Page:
Meanwhile, quarterback Nate Peterman is running out of reliable targets. The injuries to Ford and Challingsworth aren’t helping because they are losing valuable practice time with their quarterback. There’s a reason schools conduct spring drills. It helps build on-field relationships, especially in the passing game.
The good news is Ford and Challingsworth are expected back before summer camp. They work out on a limited basis now and Challingsworth (shoulder surgery) went through calisthenics with his teammates Thursday morning.
The wide receiver to watch, in my opinion, is Tre Tipton. One of the more confident athletes to come through the Pitt program in recent years, he already runs sharp routes and impressed last season as a freshman to the point that he appeared in four games before hurting his knee. Coaches felt comfortable moving Zeise to linebacker because they have high hopes for Tipton.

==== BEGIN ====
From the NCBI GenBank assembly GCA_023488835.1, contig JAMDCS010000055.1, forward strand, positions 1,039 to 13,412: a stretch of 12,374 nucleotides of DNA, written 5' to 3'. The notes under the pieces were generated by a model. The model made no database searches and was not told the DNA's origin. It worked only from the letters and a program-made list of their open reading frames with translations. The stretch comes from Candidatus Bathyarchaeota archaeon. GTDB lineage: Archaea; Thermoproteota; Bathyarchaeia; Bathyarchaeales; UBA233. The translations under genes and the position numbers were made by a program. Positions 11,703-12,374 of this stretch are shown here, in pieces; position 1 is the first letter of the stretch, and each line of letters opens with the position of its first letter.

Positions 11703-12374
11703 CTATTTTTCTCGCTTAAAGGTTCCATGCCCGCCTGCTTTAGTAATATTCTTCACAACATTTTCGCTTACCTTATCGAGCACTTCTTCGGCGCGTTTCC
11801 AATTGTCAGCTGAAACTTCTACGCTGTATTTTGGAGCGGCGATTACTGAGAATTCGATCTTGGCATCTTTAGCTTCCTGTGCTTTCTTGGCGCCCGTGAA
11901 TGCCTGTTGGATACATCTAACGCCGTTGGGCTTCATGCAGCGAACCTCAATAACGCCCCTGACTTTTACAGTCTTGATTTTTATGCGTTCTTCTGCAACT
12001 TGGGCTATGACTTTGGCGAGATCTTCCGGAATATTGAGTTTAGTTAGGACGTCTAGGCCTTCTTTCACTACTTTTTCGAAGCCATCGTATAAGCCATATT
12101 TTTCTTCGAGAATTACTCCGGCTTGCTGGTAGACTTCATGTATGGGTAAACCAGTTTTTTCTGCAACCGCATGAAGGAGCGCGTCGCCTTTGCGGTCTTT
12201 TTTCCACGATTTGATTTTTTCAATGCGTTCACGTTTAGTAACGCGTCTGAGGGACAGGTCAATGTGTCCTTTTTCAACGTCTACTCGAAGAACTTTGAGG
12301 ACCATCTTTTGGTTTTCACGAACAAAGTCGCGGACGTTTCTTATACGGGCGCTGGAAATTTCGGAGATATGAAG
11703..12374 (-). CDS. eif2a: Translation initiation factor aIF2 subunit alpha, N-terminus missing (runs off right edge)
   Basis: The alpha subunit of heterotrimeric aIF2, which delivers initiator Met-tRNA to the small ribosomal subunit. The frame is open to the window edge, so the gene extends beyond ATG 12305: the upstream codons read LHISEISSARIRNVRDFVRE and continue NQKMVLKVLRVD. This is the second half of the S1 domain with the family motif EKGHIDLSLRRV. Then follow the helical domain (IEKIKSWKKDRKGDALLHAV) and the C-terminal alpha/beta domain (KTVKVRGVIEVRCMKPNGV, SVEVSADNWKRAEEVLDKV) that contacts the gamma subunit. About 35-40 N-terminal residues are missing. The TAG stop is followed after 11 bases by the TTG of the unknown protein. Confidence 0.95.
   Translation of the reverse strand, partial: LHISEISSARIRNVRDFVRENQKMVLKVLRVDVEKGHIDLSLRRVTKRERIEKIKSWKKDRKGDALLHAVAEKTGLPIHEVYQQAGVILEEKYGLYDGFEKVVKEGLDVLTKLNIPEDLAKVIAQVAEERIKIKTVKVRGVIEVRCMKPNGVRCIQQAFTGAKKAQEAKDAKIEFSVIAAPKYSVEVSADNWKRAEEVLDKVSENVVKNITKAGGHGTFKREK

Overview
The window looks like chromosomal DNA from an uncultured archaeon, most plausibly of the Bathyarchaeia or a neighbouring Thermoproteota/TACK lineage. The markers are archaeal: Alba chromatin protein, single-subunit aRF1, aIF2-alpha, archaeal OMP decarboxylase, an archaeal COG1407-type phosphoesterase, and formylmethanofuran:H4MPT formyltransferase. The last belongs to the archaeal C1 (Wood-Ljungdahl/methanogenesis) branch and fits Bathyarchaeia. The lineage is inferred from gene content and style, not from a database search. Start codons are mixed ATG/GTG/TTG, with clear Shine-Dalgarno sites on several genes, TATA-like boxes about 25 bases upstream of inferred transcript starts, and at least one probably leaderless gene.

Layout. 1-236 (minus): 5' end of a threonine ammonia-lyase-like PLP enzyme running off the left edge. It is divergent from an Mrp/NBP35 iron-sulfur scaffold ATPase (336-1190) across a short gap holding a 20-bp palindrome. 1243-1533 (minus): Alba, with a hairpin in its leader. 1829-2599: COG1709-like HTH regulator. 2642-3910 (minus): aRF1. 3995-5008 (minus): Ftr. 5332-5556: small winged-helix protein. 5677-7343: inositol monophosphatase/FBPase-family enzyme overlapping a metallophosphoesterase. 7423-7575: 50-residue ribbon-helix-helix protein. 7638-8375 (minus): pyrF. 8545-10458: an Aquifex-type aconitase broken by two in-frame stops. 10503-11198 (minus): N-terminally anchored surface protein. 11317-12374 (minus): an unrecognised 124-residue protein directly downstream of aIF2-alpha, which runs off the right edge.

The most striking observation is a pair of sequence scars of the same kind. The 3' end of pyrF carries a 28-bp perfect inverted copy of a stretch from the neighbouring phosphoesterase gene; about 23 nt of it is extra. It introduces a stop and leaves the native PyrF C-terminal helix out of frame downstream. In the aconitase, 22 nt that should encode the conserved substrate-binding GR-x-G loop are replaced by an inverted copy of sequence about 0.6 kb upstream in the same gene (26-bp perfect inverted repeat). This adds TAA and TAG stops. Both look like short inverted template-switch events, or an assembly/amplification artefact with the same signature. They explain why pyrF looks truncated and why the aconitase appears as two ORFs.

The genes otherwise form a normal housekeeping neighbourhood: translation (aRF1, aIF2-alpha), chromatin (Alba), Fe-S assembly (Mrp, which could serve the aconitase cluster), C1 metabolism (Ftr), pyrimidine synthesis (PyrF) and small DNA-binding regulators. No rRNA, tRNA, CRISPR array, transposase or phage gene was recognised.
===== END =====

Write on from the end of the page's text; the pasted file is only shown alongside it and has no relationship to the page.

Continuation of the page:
UCLA assistants Tom Bradley (there’s a name from the past) and Rip Scherer, a Pittsburgh native and former graduate assistant at Penn State, visited practice Thursday.
Bradley is entering his second season as UCLA’s defensive coordinator and Scherer is the tight ends coach.
Several people asked me why coaches from another Power 5 school would be welcome at practice. Actually, it happens all the time among teams that don’t play each other.

Speaking of UCLA, former Bruins tight end Chris Clark has made a good impression since transferring to Pitt. It looks like he will help, but probably not until 2017.
He experienced a bout of mononucleosis last year at UCLA, slowing his development even though he played in the opener. He is petitioning the NCAA to be eligible this season, but all the paperwork hasn’t been submitted. Sadly for Clark, his petition is expected to fail because he did take 11 snaps last season.